Seven Emerging Trends in R&D Metrics

April 14, 2008
More companies tracking 'true performance metrics.'

Seven significant trends in R&D emerged from the 2008 GGI Biennial Product Development Metrics Survey, according to Bradford Goldense, GGI's president. He describes the results as encouraging for senior R&D and product development leaders. "Finally, after 10 years of surveying industry practices on metrics, there is positive change and movement in measurement practices. While the Top 10 metrics and their penetration levels have remained relatively constant for a decade (see Metrics Matter), seven distinctly positive trends are evident across the 86 metrics surveyed in 2007-2008." His findings:

  1. "The commonality of metrics is rising. More companies are using metrics and defining them in the same way. In the next few years, penetration will likely get to the point that identifying benchmarking partners will become easier in R&D.
  2. "The most common measure of tracking new product revenues, 'current-year sales due to products released in the prior x years,' has increased from 48% penetration to 55% penetration. Clearly R&D managers are more focused on business results.
  3. "Tracking of profit, while still not a Top 10, has increased significantly. In 1998, tracking of overall profit from R&D was not on the radar. In 2008, analogous to the revenue metric above, 28% of companies now track 'current year profits due to products released in the prior x years.' Companies that have developers focused on the bottom line as well as the top line will generate larger shareholder returns.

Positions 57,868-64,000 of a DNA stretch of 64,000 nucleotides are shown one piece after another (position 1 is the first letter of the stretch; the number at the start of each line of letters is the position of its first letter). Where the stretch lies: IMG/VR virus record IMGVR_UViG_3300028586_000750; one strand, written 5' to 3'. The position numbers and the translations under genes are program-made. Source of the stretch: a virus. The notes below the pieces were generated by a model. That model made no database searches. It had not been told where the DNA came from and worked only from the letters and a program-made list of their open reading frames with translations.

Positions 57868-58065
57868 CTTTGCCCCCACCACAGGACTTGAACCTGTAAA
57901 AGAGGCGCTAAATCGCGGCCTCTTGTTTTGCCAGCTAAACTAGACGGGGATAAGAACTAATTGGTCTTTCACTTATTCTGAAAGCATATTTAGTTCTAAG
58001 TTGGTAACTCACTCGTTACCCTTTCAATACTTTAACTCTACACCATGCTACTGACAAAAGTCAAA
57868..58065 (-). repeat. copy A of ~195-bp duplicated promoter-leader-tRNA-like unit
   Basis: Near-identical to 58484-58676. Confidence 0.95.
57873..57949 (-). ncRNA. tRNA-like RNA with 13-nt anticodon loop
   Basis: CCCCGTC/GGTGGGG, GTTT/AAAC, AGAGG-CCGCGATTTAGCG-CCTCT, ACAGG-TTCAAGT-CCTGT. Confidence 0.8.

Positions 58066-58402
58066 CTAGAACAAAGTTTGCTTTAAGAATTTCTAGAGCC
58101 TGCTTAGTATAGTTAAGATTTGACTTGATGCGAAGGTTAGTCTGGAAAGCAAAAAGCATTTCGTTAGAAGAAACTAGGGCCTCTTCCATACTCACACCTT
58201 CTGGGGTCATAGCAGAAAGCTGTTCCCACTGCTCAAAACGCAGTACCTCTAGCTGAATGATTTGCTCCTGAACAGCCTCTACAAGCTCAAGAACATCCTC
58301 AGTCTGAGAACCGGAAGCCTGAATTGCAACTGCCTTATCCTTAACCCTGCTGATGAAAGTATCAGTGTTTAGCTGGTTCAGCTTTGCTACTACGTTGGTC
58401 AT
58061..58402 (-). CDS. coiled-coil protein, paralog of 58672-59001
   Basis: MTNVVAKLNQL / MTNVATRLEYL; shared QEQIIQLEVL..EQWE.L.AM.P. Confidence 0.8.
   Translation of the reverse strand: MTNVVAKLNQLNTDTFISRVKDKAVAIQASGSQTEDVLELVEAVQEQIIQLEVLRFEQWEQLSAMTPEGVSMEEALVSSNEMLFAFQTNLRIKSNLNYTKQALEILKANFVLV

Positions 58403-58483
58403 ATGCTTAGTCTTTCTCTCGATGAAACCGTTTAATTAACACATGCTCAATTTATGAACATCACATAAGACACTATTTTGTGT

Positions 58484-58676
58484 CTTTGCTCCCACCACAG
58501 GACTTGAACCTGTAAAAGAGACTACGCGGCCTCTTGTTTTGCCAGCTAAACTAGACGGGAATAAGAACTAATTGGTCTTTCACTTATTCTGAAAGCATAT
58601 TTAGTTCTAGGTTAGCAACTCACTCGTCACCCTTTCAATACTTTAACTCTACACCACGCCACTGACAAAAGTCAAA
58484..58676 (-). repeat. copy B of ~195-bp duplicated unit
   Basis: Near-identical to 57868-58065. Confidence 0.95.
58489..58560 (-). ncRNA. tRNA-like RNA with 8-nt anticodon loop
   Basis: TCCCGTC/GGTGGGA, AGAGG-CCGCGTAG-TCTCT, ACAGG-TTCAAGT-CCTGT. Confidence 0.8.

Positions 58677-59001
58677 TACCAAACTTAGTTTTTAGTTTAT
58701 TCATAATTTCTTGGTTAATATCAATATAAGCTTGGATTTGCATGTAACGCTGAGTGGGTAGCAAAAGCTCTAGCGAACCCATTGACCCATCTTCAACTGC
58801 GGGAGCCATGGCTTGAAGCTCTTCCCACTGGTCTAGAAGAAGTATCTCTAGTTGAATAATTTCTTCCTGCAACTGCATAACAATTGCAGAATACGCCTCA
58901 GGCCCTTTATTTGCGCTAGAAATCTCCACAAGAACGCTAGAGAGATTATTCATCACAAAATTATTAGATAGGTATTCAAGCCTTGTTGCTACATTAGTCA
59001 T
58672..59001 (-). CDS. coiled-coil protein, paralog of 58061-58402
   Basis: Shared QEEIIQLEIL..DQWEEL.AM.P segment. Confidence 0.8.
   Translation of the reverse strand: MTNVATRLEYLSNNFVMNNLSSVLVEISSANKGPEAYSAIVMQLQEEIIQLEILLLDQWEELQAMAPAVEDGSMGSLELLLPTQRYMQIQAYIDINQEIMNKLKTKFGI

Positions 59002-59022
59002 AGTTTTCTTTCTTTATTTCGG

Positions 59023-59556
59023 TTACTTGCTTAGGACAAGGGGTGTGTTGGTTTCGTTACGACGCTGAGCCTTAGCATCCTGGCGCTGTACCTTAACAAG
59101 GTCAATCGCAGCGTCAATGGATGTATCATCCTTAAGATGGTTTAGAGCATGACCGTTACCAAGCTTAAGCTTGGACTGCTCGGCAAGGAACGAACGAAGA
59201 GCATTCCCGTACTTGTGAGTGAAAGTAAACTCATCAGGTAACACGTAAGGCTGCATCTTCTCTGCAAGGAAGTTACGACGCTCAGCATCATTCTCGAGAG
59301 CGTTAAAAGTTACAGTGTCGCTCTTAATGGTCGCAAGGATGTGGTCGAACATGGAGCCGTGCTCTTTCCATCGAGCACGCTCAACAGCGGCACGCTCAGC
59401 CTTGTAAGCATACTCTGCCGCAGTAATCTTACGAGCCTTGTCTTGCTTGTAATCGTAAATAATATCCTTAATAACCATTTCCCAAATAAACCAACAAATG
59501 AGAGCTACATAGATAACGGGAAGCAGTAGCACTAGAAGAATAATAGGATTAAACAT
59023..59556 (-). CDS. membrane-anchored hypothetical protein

4. "Other measures of revenue and profit are also increasing. Many companies now take the time to average their returns from projects that produce salable products and calculate averages for first year, first two years, first three years, and first five years revenues and profits after products launch.
  5. See Also

    The Future of R&D: Leveraging Innovation

    Metrics Matter

    "'Open innovation,' meaning multi-party development or sale or licensing of intellectual property (IP), which has been the talk of industry since about 2004, appears to be becoming a reality. There is a clear rise in tracking metrics like 'percentage revenues and/or profits from technology licensing' and 'percentage revenues and/or profits from technology sales.' There is also a clear increase in the basic tracking of all forms of IP, including patents, trademarks and copyrights. Perhaps this is also a defensive move now that IP is becoming more open.
  6. "There is a clear increase in 'true performance metrics.' For years many metrics simply counted how many projects were in queue, or done, or the number of people involved. Half of the Top 10 are still not true performance metrics. More companies are now calculating productivity measures such as 'products released per engineer or developer' and 'revenues and/or profits per engineer or developer.' In general, 'output over input' metrics [classical industrial engineering measurement] along with revenue and profit metrics are rising.
  7. "Experimentation is on the rise. Many companies are trying out old and new metrics that they have not used previously. Likely the quest is to find even better measures of performance than have been present in the past. The invention of new measures is also increasing. 'Return On Innovation' (not to be confused with ROI), a metric that is less than a decade old, is now being tried by about 20% of companies. "The saying goes, 'You get what you measure,' If the current trends continue," Goldense predicts, "North American companies will be ever more competitive in the years ahead."

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